The photograph came in the mail with a Christmas card a few years ago. It showed a beautiful little girl of about four and on the back was written her name and short sentence,
“I cannot imagine not having her!”
What memories it brought back! Most vivid was the one of a young girl, barely out of her teens, in the fetal position on the floor of her apartment, sobbing her heart out. Four people kept the vigil almost all night: my wife, a young man, the young girl on the floor, and myself. The girl was a Christian from a very conservative congregation of a very conservative denomination. She dreaded telling her parents the news, fearful that it would crush them. She was not married, and pregnant. The father of the baby was the young man, newly come to Colorado Springs. He was uncomfortable, embarrassed, miserable.
Abortion seemed to be the only way out, she thought. She had made an appointment with an abortionist for the next morning at 9:00. She knew what her parents and church thought about unwed parents and about abortion. But this way, she thought, they might never know, for they were in one of the frozen states of the north and she far away in Colorado Springs. Only she and the young man needed to know. The young man had called us the night before, telling us the whole story. He had enough understanding of right and wrong to cringe at the prospect of abortion. Could we do something? I didn’t know, but was willing to do what I could. So my wife and I went over, and found them as described.
What to do? We searched our minds. We prayed. We pled with her to get on the phone, call her parents, promise us not to get the abortion. For long minutes she just lay there sobbing. The night dragged on and on.
“If I kept the baby, would I have to marry him?” she asked. I replied that in the Old Testament that would be the decision of her father, but the conception of a child out of wedlock is not in itself a good reason for marriage. She insisted that she did not love him, and would not marry him.
“I could never face my parents,” she sobbed. She loved her parents; she respected and agreed with their faith. She hated the very idea of bringing shame and disappointment to them. My wife said, “But wouldn’t they hate the idea of an abortion more than an unmarried pregnancy?”
“Yes,” she said. “But they wouldn’t have to know.” She returned to this theme again and again.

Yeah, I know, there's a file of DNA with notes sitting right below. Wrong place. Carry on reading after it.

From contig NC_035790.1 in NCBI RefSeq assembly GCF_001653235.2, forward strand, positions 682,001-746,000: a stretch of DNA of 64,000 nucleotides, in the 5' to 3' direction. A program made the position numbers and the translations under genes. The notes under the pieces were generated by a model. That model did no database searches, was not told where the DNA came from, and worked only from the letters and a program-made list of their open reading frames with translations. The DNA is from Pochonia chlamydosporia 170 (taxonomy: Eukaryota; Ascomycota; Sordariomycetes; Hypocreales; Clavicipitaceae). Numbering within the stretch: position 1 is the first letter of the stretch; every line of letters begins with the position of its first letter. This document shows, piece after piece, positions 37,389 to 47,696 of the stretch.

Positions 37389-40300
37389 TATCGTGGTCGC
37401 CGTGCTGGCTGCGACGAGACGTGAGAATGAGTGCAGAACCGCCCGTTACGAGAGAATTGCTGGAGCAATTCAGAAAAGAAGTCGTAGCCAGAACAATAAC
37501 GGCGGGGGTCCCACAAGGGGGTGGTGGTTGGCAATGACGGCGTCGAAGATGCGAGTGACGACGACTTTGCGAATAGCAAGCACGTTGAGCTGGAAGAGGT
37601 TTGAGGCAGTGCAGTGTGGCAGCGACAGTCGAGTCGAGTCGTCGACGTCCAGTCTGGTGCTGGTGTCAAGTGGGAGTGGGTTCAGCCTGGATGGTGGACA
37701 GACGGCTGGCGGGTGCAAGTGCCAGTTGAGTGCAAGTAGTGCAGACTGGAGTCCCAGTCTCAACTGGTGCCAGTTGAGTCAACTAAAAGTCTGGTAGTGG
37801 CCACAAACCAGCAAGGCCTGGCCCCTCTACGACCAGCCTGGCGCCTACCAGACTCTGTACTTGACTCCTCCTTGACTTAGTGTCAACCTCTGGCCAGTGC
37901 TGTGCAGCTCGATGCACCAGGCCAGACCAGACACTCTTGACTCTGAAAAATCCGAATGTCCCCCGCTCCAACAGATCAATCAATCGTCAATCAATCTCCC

The long hours passed. More prayer, more Bible reading, more sobbing and tears. As the time wore on it became clear that confrontation with her parents was the major issue. We realized what had to be done.
Calling out to God from the depth of my heart, I said something like this, “_____________ [using her name]. Your parents are going to know, because I am going to tell them. In a few minutes I am going to go home, pick up the phone, and tell them that you are pregnant and that you have an appointment with an abortionist tomorrow morning at 9:00 o’clock. So whether or not your parents know is no longer an issue. If you have the baby or if you don’t, they are going to know, because I will tell them.” I knew it smacked of blackmail, but I didn’t care. The very life of her baby was at stake.
But I never had to make that call. In a few minutes, she stopped sobbing, got to her feet, looked me in the eye, and said that she would call. She would call her parents and not keep the appointment in the morning. I knew that her word was good. It was then almost dawn, we had a time of prayer, and the three of us went home, thanking God for a wonderful victory of grace.
She did not abort her baby. She did not marry the young man. He soon left Colorado Springs, and dropped out of our lives. She returned to her parents’ house to have her baby.
About four years later the picture came. “I cannot imagine not having her.” She was still not married; that would come later, we would learn, and other children would follow.
But to my wife and me there is only one, that beautiful little girl in the photograph. Some battles are worth fighting. Some vigils are worth the labor. She must be about thirteen years old now, and we have never met. [This was written in the year 2000. She is married now] That will come in heaven. To God be the glory. This preacher has failed many times. It was really nice to win one. –from Basket of Figs, 2000